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Multi-Sensor Core Logging – The Future of Core Analysis

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Course Credit: 0.15 CEU, 1.5 PDH

With few exceptions, the data from core analysis are no more than a “snapshot,” with samples selected for analysis based on arbitrary criteria or limited knowledge. In addition, those parts of a core that include, for example, vugs and fractures, as well as low-permeability regions, are typically excluded from the analysis.

In this webinar we examine the concept of “smart core analysis”, where automated high-resolution core data logging is combined with data analytics and machine learning. These methods, originally developed external to the upstream core analysis (oil and gas) industries, are rapid, non-destructive, and non-invasive.

Technologies now available ‐ under the umbrella term automated multi‐sensor core logging – mean that our ability to characterise core is now orders of magnitude more effective and by using methods of modern and classical data science the gain of information is significantly richer. Moreover, these methods can be applied to core pre-existing in repositories worldwide, many of which have embraced these technologies and are in the process of creating “digital twins” of the core in storage. This represents a revolution in our ability to understand the sub‐surface to the wider benefit of industry and also society out with hydrocarbon extraction.

These technologies bring core analysis into the 21st century. High resolution data is rapidly acquired and combined to create and define trans-disciplinary distinct facies types or mineral assemblages enabling highly targeted sampling for all subsequent studies. Many specialised studies are performed on cores and historically the sampling strategy has frequently introduced bias due to lack of relevant information to facilitate informed sampling. Sampling was to a large extent based upon visual cues, core lithological logs (subjective) and well logs – the latter generally have insufficient resolution to be fit for purpose. Multi-sensor core logging acquires essentially continuous data. Taking two examples;

Rock strength – a continuous log of rock strength acquired by scratch testing prior to core sampling for rock mechanics analysis allows the sampling to be highly targeted – picking out weak zones for example. Geomechanical modelling is critical for wellbore stability and completion design and requires input from rock mechanics. Biased sampling based upon qualitative methods can profoundly negatively impact well performance.
Mineralogy – typically sampling for petrography and mineralogy is based upon visual clues. Then a limited number of higher cost analyses are conducted. This sampling methodology may completely fail to effectively characterise the core. Continuous logs of mineralogy and elemental composition using methods such X-Ray fluorescence (XRF), hyper-spectral imaging HIS) and Laser‐induced breakdown spectroscopy (LIBS) in themselves create detailed mineral maps but also may require calibration from X-Ray diffraction analysis. Precise sampling is facilitated by these methods. Mineralogy of core has a wide range of important applications and for mining derived core is the key data of interest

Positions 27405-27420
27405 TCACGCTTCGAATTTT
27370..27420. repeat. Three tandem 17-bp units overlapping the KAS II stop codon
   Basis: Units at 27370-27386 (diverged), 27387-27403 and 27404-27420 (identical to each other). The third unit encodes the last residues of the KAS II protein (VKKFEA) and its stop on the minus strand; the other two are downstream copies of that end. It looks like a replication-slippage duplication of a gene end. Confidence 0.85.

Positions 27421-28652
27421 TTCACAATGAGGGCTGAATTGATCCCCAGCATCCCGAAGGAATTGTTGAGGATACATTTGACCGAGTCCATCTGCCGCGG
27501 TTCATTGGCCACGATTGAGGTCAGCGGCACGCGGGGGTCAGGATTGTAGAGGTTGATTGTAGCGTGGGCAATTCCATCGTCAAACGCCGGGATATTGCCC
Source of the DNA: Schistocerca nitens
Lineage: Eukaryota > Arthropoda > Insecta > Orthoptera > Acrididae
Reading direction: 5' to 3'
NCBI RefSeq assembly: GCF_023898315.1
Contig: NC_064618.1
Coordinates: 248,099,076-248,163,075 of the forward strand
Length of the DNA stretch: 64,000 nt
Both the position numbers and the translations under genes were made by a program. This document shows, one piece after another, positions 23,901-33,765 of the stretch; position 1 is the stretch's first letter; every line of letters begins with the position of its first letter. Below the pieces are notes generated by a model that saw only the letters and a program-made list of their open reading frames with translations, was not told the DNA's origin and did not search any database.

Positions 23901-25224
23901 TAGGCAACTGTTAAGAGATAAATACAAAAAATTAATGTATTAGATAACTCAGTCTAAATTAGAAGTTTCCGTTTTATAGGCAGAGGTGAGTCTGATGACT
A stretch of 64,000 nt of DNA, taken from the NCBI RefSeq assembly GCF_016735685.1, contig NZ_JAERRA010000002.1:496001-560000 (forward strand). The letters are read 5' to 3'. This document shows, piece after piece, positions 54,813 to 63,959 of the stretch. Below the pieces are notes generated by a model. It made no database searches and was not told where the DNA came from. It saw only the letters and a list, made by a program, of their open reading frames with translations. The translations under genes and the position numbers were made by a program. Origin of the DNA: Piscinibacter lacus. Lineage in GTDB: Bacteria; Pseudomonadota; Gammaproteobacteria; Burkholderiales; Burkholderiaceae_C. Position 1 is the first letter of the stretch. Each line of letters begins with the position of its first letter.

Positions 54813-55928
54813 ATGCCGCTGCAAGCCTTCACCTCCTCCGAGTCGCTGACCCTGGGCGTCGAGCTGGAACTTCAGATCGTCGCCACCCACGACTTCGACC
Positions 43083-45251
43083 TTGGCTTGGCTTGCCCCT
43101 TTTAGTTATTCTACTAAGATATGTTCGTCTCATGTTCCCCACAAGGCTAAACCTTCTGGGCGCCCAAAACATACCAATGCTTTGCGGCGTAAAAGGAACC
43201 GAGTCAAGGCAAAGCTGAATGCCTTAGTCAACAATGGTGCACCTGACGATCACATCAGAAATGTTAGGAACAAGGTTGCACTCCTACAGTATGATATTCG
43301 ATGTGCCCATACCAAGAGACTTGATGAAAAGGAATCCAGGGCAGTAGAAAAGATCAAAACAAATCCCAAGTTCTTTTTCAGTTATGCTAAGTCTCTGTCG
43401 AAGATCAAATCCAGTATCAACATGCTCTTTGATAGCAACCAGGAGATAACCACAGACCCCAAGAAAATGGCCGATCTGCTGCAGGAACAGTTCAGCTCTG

Aside from future studies for oil and gas, these technologies can be applied across a range of disciplines where core is acquired. The energy transition towards Net Zero has created a vastly expanding demands for metals including rare earth elements, cobalt, lithium and many more – automated mineralogical core logging is playing a key role in identifying these elements and the mining industry acquires vastly more core annually than for oil and gas. Cores are also acquired for marine geoscience, geotechnical, geochronology, climate change studies and more. Welcome to the future of core analysis.

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Course Chapters

  • 1Multi-Sensor Core Logging – The Future of Core Analysis - Chapter 1
    Media Type: Video


Earn credits by completing this course0.15 CEU credit1.5 PDH credits


Denis Klemin
Stefano Pruno - ModeratorRegional Technical Advisor for Core Analysis, Stratum ReservoirStefano Pruno is Stratum Reservoir Regional
Technical Advisor for Core Analysis. He has a
university background in Geology (MSc), working
in the core analysis domain for approx. 25 years,
with Stratum Reservoir for the last 15 years.
Main fields of expertise are core analysis data
evaluation, interpretation in addition to core
analysis program design, planning and data